Jeffrey L. Fisher:

–Right, but then we’re back to the rental income question, and the question of whether it would be unjust or unreasonable for long distance providers, absent the regulations, to be the ones paying that rental income.

And the answer, we submit, is no.

And the problem that I think we’ve gotten off on a couple times brings us back, I think, to the assumption you asked me to make at the beginning of the argument, that something is a covered practice under the Act.

And so another way to understand the distinction between the accounting rules, the rate making exercises and all the rest in this case is that section 201(b) of the Act doesn’t cover everything in connection with a communications service.

It only covers certain practices in connection.

And the history, as well as the text and structure, shows that it regulates common carriers acting as such.

John G. Roberts, Jr.:

It doesn’t cover certain practices in connection.

It covers all practices in connection.

Jeffrey L. Fisher:

I think we agree with respondent, Mr. Chief Justice, that in looking at 201(b), you have the word such communication practices.

And to understand what that is referring to, you look back up at 201(a) and see the universe.

Now, the beginning of 201(a) is what we colloquially call the carrier customer section of the Act.

And that’s the core of 201(b), which says that when a common carrier is providing service, it needs to act justly and reasonably.

Here… and with accounting and rate making and all the rest, those are things that affect rates and service to customers.

What we have in this case is something very different.

This is a carrier-carrier relationship.

So you need to look somewhere else.

And what respondent says is you look to the end of 201(a), which talks about physical interconnections between carriers.

But the problem with that argument, and the reason why this falls outside 201(b), even if it is somehow unjust and unreasonable, is that the carrier-carrier relationships are governed only when the FCC has ordered physical interconnection.

John G. Roberts, Jr.:

So you are saying that, putting aside 276, it would clearly be impermissible for the FCC to say one way that long distance carriers provide service to their customers is when those customers use pay phones; and, therefore, we’re setting up this rate regime in connection with that service.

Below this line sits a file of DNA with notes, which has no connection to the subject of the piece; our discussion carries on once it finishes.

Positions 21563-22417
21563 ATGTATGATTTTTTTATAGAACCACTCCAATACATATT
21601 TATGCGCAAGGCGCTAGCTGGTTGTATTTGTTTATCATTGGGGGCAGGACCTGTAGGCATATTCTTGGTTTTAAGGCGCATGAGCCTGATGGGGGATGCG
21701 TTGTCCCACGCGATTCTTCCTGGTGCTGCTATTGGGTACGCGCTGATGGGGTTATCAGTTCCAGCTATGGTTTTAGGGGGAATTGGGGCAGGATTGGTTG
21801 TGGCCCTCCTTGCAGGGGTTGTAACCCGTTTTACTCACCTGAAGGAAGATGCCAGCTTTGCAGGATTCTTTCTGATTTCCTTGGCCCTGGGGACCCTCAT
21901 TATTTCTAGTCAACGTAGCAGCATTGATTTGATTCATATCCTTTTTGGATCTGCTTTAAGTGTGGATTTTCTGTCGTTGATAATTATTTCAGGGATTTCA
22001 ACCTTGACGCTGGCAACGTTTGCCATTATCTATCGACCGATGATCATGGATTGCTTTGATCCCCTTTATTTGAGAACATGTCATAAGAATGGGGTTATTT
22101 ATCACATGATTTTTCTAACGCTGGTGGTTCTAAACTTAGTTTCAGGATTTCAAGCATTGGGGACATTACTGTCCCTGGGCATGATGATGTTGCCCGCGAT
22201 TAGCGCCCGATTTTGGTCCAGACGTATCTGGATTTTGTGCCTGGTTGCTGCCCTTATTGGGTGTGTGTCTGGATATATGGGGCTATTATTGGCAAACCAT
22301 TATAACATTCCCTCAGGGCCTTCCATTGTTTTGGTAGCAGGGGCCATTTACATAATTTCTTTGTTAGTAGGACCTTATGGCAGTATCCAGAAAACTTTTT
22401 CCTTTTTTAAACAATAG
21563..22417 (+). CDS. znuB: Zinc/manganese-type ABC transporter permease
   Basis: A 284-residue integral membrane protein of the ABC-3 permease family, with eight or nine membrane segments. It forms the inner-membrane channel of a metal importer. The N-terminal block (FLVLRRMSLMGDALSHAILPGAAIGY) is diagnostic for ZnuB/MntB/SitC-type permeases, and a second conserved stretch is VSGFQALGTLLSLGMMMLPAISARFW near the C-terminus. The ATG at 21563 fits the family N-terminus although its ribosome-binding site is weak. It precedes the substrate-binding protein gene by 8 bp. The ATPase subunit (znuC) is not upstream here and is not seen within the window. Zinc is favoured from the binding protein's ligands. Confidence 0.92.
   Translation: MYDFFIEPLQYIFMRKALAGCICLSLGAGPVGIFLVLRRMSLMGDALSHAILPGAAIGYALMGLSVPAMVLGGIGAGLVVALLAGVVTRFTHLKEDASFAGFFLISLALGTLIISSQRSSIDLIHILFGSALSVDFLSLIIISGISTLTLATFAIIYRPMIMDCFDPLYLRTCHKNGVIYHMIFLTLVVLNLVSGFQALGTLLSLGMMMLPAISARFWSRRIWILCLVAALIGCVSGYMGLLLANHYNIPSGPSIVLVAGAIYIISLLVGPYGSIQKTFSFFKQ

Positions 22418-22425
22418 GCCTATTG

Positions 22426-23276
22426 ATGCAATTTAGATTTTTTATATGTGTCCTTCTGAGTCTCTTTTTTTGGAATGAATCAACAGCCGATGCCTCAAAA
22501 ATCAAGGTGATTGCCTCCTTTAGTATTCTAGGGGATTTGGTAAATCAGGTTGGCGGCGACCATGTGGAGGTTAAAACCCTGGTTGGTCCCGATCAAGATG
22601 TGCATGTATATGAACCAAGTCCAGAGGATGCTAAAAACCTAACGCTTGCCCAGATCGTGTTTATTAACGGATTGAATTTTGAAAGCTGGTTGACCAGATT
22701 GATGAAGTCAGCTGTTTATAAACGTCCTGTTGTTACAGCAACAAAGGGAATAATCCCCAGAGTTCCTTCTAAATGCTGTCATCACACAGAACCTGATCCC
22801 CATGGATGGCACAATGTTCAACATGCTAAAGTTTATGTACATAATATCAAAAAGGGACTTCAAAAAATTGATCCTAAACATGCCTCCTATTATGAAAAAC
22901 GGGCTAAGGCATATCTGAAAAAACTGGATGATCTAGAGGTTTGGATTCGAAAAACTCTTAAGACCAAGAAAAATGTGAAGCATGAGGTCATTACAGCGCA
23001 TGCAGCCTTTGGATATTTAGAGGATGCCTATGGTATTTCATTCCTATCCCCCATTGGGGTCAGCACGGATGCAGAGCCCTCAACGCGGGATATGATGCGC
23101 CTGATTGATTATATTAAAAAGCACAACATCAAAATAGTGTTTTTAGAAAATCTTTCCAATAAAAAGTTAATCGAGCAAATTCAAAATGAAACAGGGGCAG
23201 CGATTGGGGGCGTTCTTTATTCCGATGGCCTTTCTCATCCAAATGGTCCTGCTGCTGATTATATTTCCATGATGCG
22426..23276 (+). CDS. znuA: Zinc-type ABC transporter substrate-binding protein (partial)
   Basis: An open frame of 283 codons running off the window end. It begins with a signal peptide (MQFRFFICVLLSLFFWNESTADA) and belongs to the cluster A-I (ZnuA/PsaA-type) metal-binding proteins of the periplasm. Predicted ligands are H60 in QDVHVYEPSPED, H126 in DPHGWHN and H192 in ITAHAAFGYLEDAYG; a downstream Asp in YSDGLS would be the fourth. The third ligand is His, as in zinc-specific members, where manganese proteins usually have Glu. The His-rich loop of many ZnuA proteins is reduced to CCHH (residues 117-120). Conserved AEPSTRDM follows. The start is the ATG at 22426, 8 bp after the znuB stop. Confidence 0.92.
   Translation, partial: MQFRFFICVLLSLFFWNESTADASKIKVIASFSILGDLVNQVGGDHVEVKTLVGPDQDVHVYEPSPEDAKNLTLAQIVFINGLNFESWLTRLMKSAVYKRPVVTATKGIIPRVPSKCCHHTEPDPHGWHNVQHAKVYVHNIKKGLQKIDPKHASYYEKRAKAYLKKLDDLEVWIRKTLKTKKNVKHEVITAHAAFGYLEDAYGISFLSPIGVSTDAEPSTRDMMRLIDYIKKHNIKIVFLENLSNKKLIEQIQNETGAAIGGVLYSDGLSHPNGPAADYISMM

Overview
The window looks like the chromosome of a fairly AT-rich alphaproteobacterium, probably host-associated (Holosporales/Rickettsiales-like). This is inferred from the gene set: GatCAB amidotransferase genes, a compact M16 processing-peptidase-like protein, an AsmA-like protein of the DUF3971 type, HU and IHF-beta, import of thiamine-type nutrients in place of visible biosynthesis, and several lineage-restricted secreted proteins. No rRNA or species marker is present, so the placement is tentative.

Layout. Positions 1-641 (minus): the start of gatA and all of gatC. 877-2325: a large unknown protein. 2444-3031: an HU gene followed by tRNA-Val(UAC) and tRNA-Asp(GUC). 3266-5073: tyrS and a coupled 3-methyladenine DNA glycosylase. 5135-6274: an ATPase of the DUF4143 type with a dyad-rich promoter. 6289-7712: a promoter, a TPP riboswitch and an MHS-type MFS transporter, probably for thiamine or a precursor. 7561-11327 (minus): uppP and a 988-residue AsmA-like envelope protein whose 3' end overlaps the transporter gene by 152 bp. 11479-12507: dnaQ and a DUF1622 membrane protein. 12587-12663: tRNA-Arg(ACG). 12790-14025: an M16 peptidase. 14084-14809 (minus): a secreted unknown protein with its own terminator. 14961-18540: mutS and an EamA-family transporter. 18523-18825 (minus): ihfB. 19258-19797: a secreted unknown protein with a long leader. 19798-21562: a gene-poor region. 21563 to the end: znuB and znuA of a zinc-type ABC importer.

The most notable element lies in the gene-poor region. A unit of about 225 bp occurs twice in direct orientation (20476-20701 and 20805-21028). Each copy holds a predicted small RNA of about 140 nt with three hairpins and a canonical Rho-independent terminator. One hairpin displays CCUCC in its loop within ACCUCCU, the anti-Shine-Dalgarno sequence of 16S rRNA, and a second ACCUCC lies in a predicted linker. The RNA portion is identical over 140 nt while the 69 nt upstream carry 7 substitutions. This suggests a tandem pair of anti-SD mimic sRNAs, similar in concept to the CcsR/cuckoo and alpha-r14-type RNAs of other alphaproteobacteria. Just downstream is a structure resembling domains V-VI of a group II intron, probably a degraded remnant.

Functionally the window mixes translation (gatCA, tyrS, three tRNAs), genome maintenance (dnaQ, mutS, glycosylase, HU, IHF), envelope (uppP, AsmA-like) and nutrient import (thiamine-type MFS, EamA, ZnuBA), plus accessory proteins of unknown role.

You would say that would be outside the scope of 201(a)?

Jeffrey L. Fisher:

As we’re still talking generically, I don’t think it necessarily would be.

Because it could regulate the relationship between long distance providers and their customers.

I mean, that’s the core of what 201 is about.

It’s about how much they can charge, what kind of practices they can have in relationship to their customers.

But here we’re not talking about a long distance provider that is a common carrier in relationship to its customers or in relation to its rates and practices.

Stephen G. Breyer:

That’s actually… that’s, I think, your strong… to me that was the strongest argument.

When I finished reading it, I thought, well, so what.

You know, I mean, can you see why I thought that?

I mean, today’s world is different.

Stephen G. Breyer:

It is true that you don’t have simply a single telephone company providing service ultimately directly to the customer.

You have everything mixed up.

And there are a lot of inter-carrier things.

Language covers it.

Purpose covers it.

Facts and circumstances change.

Jeffrey L. Fisher:

We submit it is a not a “so what”, Justice Breyer.

Because section 201(b) is broad, but it’s not all-encompassing.

And Congress plenty of times in section 276, and in lots of other sections of the Communications Act, has responded to modern necessity by giving the FCC expanded jurisdiction, just as it did, as I said here, in section 276.

But our core position here is that when Congress expands the FCC’s authority, and it doesn’t create a concomitant Federal right of action along with it, it is telling the FCC to handle these things administratively, use its expertise, craft regulations and enforce them accordingly.

John Paul Stevens:

Mr. Fisher, can I go back to the first question I asked you?

Would the FCC have had authority to create an administrative remedy that had a fee shifting provision in it?

Jeffrey L. Fisher:

The FCC might have that authority.

Section 154(i), as well as other sections in the Act, give the Commission broad authority in crafting its administrative enforcement regimes.

I haven’t focused on that exact question, but it might well be able to say that in order to have this properly enforced, we need to have fee shifting.

John Paul Stevens:

It could certainly impose penalties of some kind.

Jeffrey L. Fisher:

Yes, it could, and the FCC could double fine… the FCC could do lots of things.

That’s our very purpose, is that the FCC ought to be the single forum deciding what kind of an enforcement mechanism is best, not leaving it to Federal courts across the country.

And as Ninth Circuit invites, state court rulings across the country with varying rules.

If there are no more questions I’ll reserve the remainder of my time.

John G. Roberts, Jr.:

Thank you, Mr. Fisher.

Mr. Englert?

Roy T. Englert, Jr.:

Thank you, Mr. Chief Justice, and may it please the Court:

It is not particularly unusual for the grants of authority in the FCC… to the FCC throughout the Communications Act to be enforceable through the provisions of section 201(b) barring unjust or unreasonable charges, classifications, rates, or practices.

Justice Scalia asked a question during Mr. Fisher’s argument about, what about the accounting rules?

Would they be prescribed under section 201?

They would be prescribed under section 220, which is the provision of the Act that governs accounting.